Saturday, April 14, 2012

Lesson with Gayle #6

Yesterday afternoon and evening we got hammered by a big storm.  There was high wind, rain and a lot of hail (but not as much as Michaele got).  Before we went to bed, I called Gayle and put our morning lesson on "maybe" status depending on the weather and state of the property in the morning.  I woke up in the middle of the night and the wind was still flinging hail against the windows.  I was pretty sure we wouldn't have a lesson.  But, I was wrong.  Brett was up before sunrise to get the horses breakfast and when he came back up at 6:30 he said the sun was breaking through.  We loaded the horses and went.

Winston was in a pissy mood.  He turned away from me when I got him out of his stall, he tried to turn and come out of the trailer, and he scooted all over the place when I tried to get him to stand at the mounting block.  Since he was dying to go, Gayle had me pick up the trot right away.  Afterward my lesson, I scribbled some notes to help me remember everything. 

1.  Keep my toes pointing in.  No more of this toes pointing out to the side business.  I need to roll my thigh on, even if that means grabbing it in my hand and putting it where it needs to be.  The difference is immediate in how secure and effective I feel.  Toward the end of the lesson, when we were working on canter, I started to get a cramp in my outside calf.  Then I realized my toe was pointing out so I was pushing Winston over/steering with the back of my calf instead of the inside.  As soon as I corrected, the cramp went away and Winston steered like a dream.  Courtney King Dye said this was a struggle for her (women's anatomy is not helpful at all) and if she had to work at, then I can too.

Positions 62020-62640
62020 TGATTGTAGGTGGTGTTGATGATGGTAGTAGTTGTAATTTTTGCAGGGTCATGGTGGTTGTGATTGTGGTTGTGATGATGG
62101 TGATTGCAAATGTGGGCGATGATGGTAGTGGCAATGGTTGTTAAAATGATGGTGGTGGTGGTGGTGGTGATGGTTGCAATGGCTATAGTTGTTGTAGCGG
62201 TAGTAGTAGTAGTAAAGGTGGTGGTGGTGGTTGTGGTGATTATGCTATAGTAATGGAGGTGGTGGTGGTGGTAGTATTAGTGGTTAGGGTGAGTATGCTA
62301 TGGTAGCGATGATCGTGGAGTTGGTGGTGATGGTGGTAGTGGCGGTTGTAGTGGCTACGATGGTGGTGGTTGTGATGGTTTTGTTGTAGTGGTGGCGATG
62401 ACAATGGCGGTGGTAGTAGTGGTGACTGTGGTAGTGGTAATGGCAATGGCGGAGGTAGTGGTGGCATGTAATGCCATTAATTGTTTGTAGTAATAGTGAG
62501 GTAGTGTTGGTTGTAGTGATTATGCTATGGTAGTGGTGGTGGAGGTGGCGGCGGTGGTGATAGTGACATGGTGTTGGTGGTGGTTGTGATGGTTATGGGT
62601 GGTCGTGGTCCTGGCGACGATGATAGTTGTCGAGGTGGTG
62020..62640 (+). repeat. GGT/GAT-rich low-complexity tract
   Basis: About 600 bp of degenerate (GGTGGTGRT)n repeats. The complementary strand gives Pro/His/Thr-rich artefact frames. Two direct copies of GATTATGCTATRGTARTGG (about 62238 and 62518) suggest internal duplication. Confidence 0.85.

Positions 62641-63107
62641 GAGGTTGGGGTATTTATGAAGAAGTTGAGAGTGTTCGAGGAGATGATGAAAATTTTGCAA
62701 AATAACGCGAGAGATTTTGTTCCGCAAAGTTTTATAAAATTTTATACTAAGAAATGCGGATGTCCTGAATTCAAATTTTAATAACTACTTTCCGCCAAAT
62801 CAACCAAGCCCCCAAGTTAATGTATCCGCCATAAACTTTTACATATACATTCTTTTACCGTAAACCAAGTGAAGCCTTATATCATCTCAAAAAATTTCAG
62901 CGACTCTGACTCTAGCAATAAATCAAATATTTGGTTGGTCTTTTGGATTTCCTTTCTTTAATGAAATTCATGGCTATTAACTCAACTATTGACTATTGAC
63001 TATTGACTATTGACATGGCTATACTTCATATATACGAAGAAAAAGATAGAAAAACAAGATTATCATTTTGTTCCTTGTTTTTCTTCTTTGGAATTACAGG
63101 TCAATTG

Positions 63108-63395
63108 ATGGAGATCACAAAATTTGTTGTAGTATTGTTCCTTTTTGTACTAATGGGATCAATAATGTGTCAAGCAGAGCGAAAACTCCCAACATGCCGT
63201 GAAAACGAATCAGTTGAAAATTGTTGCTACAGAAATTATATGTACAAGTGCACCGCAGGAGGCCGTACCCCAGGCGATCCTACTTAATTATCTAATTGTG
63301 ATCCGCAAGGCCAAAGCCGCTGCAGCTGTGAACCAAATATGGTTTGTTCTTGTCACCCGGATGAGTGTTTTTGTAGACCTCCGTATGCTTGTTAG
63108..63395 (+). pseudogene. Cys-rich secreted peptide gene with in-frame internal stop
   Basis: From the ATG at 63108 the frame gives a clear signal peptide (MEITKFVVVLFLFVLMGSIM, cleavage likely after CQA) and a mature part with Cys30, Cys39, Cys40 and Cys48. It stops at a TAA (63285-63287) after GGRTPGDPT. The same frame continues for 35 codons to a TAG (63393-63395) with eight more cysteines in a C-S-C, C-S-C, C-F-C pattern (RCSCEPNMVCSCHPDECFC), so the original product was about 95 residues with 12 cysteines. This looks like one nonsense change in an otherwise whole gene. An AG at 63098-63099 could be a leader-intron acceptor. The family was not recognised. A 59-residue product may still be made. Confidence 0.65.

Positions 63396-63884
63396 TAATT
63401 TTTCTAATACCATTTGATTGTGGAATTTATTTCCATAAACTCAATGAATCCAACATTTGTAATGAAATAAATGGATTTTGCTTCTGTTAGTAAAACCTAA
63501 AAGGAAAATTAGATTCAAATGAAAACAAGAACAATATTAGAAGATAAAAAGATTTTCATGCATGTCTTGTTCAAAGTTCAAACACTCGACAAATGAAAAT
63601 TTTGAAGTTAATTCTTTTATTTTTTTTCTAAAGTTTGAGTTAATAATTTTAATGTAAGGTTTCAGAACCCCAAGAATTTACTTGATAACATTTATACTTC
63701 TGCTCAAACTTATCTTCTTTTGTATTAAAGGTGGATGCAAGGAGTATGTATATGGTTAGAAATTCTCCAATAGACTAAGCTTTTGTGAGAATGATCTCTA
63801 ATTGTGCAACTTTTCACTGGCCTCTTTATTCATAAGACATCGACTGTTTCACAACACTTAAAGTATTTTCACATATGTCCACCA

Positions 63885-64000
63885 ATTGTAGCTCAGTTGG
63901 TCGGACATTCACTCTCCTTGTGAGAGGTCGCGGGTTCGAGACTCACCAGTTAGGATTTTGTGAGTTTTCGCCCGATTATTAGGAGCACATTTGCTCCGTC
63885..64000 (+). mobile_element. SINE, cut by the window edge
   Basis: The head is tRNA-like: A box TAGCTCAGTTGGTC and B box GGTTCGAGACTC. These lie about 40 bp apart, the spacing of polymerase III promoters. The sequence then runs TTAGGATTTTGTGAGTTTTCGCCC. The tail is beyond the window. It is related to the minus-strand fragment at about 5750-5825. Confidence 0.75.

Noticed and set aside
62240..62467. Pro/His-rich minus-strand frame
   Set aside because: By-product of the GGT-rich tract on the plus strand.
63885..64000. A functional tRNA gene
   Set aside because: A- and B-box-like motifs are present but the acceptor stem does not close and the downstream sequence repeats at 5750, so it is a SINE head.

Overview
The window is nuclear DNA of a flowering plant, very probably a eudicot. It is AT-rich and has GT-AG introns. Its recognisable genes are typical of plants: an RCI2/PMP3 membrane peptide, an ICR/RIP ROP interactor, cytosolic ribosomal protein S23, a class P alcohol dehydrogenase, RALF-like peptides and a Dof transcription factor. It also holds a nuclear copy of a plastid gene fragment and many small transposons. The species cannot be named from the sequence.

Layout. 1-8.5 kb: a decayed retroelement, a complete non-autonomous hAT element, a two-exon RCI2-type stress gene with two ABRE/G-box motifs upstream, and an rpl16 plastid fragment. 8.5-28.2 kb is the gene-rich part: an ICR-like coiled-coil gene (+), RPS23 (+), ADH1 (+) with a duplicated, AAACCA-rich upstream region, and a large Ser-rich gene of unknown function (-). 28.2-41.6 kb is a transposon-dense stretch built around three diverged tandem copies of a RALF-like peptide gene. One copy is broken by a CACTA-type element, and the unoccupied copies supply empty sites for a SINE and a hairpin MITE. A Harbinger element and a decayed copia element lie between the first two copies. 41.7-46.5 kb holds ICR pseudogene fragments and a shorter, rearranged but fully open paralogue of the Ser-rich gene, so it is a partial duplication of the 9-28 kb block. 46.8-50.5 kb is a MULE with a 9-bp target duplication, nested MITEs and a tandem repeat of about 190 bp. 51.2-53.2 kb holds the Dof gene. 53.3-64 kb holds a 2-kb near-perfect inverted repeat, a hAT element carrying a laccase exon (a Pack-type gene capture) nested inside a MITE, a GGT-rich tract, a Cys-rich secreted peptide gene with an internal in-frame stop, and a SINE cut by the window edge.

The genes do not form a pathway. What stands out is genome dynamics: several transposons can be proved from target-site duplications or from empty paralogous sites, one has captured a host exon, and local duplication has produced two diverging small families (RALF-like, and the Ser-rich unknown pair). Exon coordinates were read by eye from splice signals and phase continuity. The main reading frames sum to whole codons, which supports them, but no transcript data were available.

2.  At canter, keep my right elbow poking into my hip and my toes pointing forward.  When my right side is my outside, I am a dorky mess.  If I point my toes forward, my elbow swings out.  I have to control BOTH of them.  Thankfully, my weak side is the opposite of Winston's. 

3.  When I ask for more, he has to give it immediately.  It doesn't have to be huge, but it has to be enough that I feel a definite difference.

4.  I need to kiss the seat of my saddle with my seat when I post.  I'm landing too heavy. 

5.  Keep the outside rein firm at all times.  I can soften when he carries himself but I can never, ever, give it away.  He needs to accept the contact and work through his body into that contact, back to front.  I especially need to keep the contact firm and steady in my upward transitions.  Don't worry about the inside rein or bend at this point; working in the contact comes first.

It was a long, hard lesson.  Good, of course, but hard.  While Brett and Flash had their lesson, I sat in a chair and Winston grazed next to me.  He took a couple big mouthfuls of grass and dumped them on my head.  I imagine there is a mesage there. 

Back home, the clouds had come back and it was cold and windy.  We turned the horses out in the pasture.  Jackson was bucking up a storm in his stall turnout so I let him out too.  His turnout is mucky wet so it couldn't be any worse to have him out on the firm wet dirt instead of sinking in mud.  He is determined, as Lori noted, and he wanted to be out.